- Ryan Gosling started out as a Mouseketeer on Disney's "The Mickey Mouse Club"
- Gosling currently stars alongside George Clooney in "The Ides of March"
- "Crazy, Stupid, Love" has become his highest-grossing film since 2004's "The Notebook"
An Oscar nomination, abs of steel and five leading roles in a 10-month span typically denotes Hollywood golden boy.
Despite critical acclaim and a smoldering stare, Ryan Gosling still manages to fly under the radar with most of the moviegoing masses.
The actor has already received praise for his performance as the press secretary/spin doctor to Gov. Mike Morris (George Clooney) in "The Ides of March," which hits theaters Friday. And his role as heartthrob Noah Calhoun in 2004's "The Notebook" will continue to haunt mediocre boyfriends everywhere.
Yet Gosling's movies, many of which are smaller films, don't always resonate at the box office.
Consider this our public apology to you, Gosling, for not rewarding your hotness and all around good-guyness by making you a mega-star by now. We've loved you since you started out as a Mouseketeer on Disney's "The Mickey Mouse Club," though we assure you it was in an age-appropriate way.
So if his rocking bod and humble nature -- he told CNN that women are disappointed when they realize he's not Ryan Reynolds -- aren't enough to draw crowds, what is?
Don't ask Clooney, Gosling's "March" co-star and director.
The Los Angeles Times explored the likeness between the two leading men in September.
Despite being adored by fans and critics, Clooney and his films don't always garner commercial success either, as the article pointed out. Remember "Leatherheads," "The Men Who Stare at Goats" and "The American"? Each of those Clooney-starrers reportedly grossed between $31million and $35 million domestically, which is considered low these days for an A-lister.
But like his "March" co-star, as Gosling sets hearts afire while his movies fail to do the same, the media only becomes more infatuated with the 30-year-old actor.
First there was that amateur video of Gosling breaking up a New York street fight that surfaced in August. Then those heartwarming photos of the actor carrying his tired pooch around hit the Web. And what about that time he told UK paper The Times, via the New York Daily News, "I'll make movies until I make babies." Are you swooning yet?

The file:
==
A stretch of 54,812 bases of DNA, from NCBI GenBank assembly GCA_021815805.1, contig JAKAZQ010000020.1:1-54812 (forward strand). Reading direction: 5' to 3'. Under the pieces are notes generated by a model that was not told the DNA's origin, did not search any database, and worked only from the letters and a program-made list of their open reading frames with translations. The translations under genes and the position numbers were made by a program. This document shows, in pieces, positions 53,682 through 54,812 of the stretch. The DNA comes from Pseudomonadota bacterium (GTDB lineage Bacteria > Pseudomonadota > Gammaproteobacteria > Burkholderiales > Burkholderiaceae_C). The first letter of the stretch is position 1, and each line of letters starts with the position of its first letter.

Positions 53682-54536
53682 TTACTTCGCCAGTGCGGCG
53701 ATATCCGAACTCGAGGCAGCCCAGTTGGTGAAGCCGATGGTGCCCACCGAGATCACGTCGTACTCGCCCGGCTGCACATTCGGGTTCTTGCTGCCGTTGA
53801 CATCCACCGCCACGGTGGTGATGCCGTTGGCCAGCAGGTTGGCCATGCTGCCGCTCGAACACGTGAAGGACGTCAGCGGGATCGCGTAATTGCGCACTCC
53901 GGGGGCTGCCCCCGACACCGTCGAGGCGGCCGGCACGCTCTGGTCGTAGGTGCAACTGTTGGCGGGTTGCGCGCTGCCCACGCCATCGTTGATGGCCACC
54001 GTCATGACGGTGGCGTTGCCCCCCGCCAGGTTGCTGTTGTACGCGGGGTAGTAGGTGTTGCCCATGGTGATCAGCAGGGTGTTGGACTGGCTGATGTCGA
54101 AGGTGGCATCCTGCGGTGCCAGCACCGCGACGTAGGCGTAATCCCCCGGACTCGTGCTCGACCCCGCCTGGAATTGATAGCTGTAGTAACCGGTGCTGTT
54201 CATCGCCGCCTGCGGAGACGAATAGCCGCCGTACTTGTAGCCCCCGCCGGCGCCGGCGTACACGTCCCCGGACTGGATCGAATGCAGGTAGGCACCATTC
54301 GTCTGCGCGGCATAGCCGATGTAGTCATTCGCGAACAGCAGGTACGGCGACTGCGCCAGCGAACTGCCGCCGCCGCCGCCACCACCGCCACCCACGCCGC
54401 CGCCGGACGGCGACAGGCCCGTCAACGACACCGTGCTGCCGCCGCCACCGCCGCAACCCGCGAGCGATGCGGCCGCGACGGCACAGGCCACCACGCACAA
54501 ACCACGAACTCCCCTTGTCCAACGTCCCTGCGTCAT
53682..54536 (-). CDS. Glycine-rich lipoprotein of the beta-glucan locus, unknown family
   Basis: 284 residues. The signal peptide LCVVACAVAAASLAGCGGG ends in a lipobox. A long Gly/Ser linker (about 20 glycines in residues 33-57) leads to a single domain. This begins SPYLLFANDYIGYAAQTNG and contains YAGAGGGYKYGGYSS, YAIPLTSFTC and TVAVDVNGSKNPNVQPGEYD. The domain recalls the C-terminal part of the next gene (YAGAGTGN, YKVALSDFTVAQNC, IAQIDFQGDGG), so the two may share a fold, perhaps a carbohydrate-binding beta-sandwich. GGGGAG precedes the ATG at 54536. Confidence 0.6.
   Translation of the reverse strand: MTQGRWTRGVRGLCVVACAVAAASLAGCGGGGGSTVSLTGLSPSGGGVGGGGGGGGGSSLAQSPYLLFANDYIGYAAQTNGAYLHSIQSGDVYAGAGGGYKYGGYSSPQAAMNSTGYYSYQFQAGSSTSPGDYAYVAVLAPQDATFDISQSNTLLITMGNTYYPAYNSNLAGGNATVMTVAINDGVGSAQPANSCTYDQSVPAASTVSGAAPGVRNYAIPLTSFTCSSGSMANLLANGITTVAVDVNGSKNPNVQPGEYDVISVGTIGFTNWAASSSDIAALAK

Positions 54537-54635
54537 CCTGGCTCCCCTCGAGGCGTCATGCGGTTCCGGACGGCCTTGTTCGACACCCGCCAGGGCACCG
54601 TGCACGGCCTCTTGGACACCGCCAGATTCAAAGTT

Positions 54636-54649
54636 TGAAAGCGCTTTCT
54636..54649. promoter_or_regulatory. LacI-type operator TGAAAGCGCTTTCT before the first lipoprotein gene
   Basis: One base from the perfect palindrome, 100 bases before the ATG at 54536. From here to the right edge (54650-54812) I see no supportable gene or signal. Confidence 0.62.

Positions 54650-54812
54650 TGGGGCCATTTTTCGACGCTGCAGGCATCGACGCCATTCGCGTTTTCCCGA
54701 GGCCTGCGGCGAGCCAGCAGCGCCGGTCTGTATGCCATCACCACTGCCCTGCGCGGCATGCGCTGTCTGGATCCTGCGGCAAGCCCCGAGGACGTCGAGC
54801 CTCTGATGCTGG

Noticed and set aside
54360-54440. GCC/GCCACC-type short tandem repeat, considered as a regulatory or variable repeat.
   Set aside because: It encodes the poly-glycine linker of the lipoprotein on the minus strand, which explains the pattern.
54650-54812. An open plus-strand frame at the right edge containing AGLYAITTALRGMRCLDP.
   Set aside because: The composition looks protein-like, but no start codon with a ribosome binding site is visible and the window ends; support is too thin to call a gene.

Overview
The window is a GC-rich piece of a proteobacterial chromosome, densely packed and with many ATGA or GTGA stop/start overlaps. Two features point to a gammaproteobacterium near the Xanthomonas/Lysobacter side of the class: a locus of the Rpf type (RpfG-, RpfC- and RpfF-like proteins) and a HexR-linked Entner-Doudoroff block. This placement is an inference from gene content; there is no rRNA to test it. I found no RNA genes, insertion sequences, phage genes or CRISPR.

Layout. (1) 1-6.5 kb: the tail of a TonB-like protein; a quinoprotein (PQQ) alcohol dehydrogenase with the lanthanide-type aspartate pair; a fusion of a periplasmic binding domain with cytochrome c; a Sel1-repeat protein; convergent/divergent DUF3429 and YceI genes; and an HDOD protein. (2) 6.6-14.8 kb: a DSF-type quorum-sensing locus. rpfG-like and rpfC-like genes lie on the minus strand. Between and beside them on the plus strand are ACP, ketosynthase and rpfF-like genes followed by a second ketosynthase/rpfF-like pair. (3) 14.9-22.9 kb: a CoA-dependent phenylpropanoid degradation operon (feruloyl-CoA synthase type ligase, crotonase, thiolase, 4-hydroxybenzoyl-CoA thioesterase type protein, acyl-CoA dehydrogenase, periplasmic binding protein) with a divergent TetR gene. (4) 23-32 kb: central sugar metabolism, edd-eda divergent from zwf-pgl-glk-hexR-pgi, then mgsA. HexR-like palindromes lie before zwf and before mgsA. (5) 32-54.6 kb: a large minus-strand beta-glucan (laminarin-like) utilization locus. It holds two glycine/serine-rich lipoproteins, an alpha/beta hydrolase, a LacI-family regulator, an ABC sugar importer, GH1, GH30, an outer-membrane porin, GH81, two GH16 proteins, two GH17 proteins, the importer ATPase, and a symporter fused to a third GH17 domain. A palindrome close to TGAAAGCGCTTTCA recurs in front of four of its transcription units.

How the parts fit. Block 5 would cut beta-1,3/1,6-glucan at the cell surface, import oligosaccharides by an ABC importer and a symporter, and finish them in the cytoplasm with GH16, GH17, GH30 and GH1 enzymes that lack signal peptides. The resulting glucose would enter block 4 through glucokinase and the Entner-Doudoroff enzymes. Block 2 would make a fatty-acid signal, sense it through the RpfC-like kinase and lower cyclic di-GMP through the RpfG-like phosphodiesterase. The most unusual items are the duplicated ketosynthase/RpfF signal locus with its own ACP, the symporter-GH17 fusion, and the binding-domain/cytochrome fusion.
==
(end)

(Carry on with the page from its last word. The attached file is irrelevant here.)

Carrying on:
"He is willing to show real vulnerability and ugliness," movie buff Leslie Henstock told MSNBC's Today.com. "There are moments in 'The Notebook' when he is absolutely tragic, begging, weak. He has a journey."
It's safe to say Gosling has perfected the sexy, yet vulnerable persona.
So much so that you'd be hard-pressed to find someone who didn't fall just a little bit in love with him after seeing "Crazy, Stupid, Love."
Speaking of that July release, with help from Steve Carell and Emma Stone, that flick brought in about $82 million domestically, making it Gosling's highest-grossing film by more than $40 million since "The Notebook."
Frankly, "Crazy, Stupid, Love" -- Gosling's first mainstream film since the 2007 dud "Fracture" -- featured the actor's six-pack so prominently, it's a wonder it didn't break box-office records.
Meanwhile, with a 93 out of 100 rating on Rotten Tomatoes, "Drive" was expected to find major box-office success upon its September release. However, the movie, which Gosling said was crafted to resemble a violent "Pretty in Pink," has raked in $21 million domestically so far. It cost about $15 million to make.
And December's "Blue Valentine," co-starring Michelle Williams, brought in $9.7 million domestically after costing about $5 million to produce.
So will the numbers continue to catch up with the hype surrounding the release of "The Ides of March" this weekend?
At this point it may not even matter because Gosling will continue to heat things up.